“Is this turquoise?” Ethan asked. He was looking up at me, presenting a little Hot Wheels car for my inspection.
“Well,” I said, looking at the car, “I think that’s maybe more of a light blue.”
A few minutes later, he came back with a crayon. “Is this turquoise?”
I took it from him and turned it around, reading the label. “Hmm . . . it says ‘aqua,’ but that’s kind of like turquoise . . . I think you could call it turquoise.”
Ethan asked this question a lot. Turquoise was his favorite color, and he liked to point to things—toys, clothes, markers, random objects lying around—and say, “Is this turquoise?” whenever he got the chance. It was sort of his catch phrase, his mom later told me. But I didn’t know that at the time; this was the first time we’d met.
Ethan was a would-be friend for my son. A set-up. A not-so-blind date. They are both on the autism spectrum, and they met in a social skills class when they were around six or seven years old. His mom and I set up a few playdates, ever hopeful, but the two boys were not very much alike, and despite our best efforts, the friendship didn’t really take. Nonetheless, even though we only had a few brief and awkward encounters with Ethan, he left a strong impression.
A side effect of spending time with him was realizing that turquoise was sort of hard to define. It turns out that not many things are really turquoise (other than the actual gemstone). But mostly, I was enchanted by the sound of his question, the phrase coming back to me from time to time, his soft, melodic voice ringing in my ear. The whole idea of looking for turquoise seemed full of poetic possibility.
I even thought I might use Ethan’s catch phrase as the title for this essay.
But then I thought, “Who am I to use this little boy for my cheap metaphor?” What if his mother came across an essay titled “Is This Turquoise?” She would recognize it immediately. She might feel betrayed, like something had been stolen from her. Stolen from her son.
If I were her, I’d think, Who the fuck are you to turn my little boy into a metaphor? And for what, anyway? So you can spin all kinds of deep meaning out of his innocent phrase, his little patch of blue? So you can feel good about yourself as a writer? Is it worth it? Is that turquoise? Is it?
The truth is, I have a hard time writing about autism. And yet, I feel like I should be writing about autism. Because I’m a writer, and because my son is autistic. But I always get stymied by the feeling that I’m exploiting him. It’s not that I’m “stealing” from him, exactly. After all, I’m writing about my own life, my own experiences. Still, whenever I write about my son, or about autism in general, I feel like there’s an unspoken announcement, an agreement with a potential reader that says, my life as a mom of an autistic child is bad, or outside the norm, or the kind of experience that forces you to seek sympathy through art.
Ultimately, writing about my son objectifies my son. Even if what I’m writing about is not him, exactly, not his experience, but my own—my experience with him—it takes that experience and puts it up for sale, or at least for consumption.
As an English professor, a reader, and a writer, I should move past this. I believe in the transformative power of art. I know that artists and writers get material from their own lives and others’ lives and that reading is a way of understanding, of sympathizing with others, of bridging the gaps between us. And yet, in practice, it often just doesn’t feel right. It’s as if I can see the moment when I turn my own son into a literary device, and I shrink back, feeling queasy and alienated from my child.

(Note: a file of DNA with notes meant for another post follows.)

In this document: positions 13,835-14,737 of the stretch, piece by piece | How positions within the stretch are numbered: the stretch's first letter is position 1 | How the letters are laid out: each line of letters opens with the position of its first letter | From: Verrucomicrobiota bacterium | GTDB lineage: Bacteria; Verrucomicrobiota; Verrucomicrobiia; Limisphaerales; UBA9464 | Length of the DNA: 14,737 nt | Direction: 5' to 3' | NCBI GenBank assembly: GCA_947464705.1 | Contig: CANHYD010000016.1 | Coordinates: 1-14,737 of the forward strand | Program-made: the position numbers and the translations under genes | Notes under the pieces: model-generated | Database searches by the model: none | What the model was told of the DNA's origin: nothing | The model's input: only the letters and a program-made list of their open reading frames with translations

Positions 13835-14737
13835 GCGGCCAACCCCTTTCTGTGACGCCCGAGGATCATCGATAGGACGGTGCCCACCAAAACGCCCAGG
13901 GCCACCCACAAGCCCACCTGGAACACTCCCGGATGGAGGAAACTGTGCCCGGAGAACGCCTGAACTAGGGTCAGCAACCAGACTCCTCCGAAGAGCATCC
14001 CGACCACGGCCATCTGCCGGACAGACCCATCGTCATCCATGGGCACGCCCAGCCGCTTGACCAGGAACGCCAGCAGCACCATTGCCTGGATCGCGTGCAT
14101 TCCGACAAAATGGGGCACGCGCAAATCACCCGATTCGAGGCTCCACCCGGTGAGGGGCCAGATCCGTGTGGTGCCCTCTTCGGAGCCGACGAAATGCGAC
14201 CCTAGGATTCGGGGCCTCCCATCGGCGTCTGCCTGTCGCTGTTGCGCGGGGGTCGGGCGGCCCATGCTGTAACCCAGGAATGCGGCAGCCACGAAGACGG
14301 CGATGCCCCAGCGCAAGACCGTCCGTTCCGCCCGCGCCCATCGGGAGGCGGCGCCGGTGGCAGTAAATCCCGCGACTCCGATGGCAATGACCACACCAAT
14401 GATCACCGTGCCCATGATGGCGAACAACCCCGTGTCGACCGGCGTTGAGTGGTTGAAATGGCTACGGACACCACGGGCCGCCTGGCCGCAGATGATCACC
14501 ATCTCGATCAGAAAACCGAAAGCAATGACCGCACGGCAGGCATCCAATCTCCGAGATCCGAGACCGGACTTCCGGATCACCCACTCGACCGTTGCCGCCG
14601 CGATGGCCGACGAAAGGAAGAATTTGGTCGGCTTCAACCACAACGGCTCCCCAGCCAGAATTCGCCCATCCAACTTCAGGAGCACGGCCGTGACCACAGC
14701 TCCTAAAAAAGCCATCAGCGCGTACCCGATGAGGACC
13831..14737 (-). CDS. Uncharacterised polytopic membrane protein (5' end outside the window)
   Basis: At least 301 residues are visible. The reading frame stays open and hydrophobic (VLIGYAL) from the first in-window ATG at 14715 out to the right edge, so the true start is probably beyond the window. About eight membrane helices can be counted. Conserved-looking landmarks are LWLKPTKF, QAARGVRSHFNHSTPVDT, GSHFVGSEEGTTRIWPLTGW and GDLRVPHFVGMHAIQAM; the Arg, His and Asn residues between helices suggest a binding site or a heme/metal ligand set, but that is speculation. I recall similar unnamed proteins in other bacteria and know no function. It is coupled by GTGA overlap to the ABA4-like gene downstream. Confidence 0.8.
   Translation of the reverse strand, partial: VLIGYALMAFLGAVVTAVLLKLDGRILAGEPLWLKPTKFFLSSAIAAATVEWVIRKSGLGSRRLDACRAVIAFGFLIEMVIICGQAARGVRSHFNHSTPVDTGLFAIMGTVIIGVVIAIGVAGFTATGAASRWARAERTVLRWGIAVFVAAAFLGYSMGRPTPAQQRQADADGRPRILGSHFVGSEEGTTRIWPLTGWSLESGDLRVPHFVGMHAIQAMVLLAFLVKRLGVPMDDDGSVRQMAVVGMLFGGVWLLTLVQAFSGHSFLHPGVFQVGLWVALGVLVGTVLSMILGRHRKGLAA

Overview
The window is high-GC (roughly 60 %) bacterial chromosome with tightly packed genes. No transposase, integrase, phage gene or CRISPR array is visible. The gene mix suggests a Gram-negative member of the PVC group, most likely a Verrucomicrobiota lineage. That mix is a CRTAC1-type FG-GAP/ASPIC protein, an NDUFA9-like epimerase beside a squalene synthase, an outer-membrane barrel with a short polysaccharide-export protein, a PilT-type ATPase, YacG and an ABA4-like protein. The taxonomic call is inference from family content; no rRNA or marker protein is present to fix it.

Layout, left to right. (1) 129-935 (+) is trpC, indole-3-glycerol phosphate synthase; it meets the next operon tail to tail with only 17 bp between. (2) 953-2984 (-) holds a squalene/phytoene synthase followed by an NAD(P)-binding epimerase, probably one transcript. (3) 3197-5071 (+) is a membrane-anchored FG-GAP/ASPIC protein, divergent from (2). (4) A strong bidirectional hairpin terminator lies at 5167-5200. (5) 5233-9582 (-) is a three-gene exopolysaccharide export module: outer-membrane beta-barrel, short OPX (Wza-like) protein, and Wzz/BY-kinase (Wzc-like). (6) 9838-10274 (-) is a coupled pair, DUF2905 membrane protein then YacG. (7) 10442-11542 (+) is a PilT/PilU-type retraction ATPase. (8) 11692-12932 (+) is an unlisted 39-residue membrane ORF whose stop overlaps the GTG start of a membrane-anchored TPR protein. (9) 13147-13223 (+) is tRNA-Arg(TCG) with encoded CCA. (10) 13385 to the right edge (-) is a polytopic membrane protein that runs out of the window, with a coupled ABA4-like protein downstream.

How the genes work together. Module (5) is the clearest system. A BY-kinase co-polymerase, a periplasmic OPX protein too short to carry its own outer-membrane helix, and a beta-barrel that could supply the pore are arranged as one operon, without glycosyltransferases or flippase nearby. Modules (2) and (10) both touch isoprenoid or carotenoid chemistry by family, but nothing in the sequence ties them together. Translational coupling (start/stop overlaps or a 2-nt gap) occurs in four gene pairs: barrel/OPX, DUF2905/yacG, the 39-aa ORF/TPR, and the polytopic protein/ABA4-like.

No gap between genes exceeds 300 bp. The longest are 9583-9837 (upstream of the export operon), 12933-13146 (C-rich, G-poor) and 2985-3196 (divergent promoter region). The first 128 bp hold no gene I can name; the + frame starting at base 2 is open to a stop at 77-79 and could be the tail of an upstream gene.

Let’s keep our eyes, then, on turquoise. If Ethan were younger—if he were a three-year-old, say, repeating the same phrase over and over—we would hardly give it a thought. But he and my son were both around six or seven when they met. As kids get older, repetition becomes wrong, awkward; obsession becomes intrusive, disruptive, pathological.
And yet, imagine if Ethan were a painter, focused on finding just the right shade, consumed with producing “turquoise” on his canvas. Buying it in a tube, he would be dissatisfied. Meticulously mixing his own color, creating the right shade, applying it with his brush—still, he would ask, “Is this turquoise?” No. Not rich enough, not blue enough, too blue—not having the quality “turquoise.” Looking forlornly at a piece of turquoise jewelry he borrowed from his wife, or the turquoise trinkets he bought on the side of the road in New Mexico, staring at them until finally he asks himself, are they even turquoise? Does turquoise—pure, true turquoise—even exist?
What would Ethan be perceived as then? A great artist, a color prodigy, a savant? His autism, then, would be seen as the key to his genius—or maybe it would be rebranded as eccentricity.
At least, that is still the stereotype and the fantasy. People want autistic kids to be prodigies of one kind or another. In reality, he will just grow up, people learning to ignore his question. Adults tend to lose patience with childish things, and when a question is understood in the context of autism, it just becomes another socially inappropriate tic or repetitive behavior: it disappears; it goes unheard.
In reality, most autistic kids aren’t prodigies or savants, and most obsessions are not fodder for poetry. I met a woman whose 20-year-old autistic son is struggling to find a way to make a living. “He really likes washing cars,” she said, wistfully. Years of effort, the exhaustion of trying to figure it out every single day, showed on her face. She brightened when she told me she’d found a local college that has a car detailing program. “Maybe,” she said with a sigh, “he’ll be able to do something he likes.”
I related to her fatigue, to her struggle with the everyday challenges facing her son. But I hesitate to write about parenting on the spectrum as negative, exhausting—a site of disappointment and disarray. My life with my son is a source of joy. It is about so much more than deficits and challenges. It’s about so much more than autism.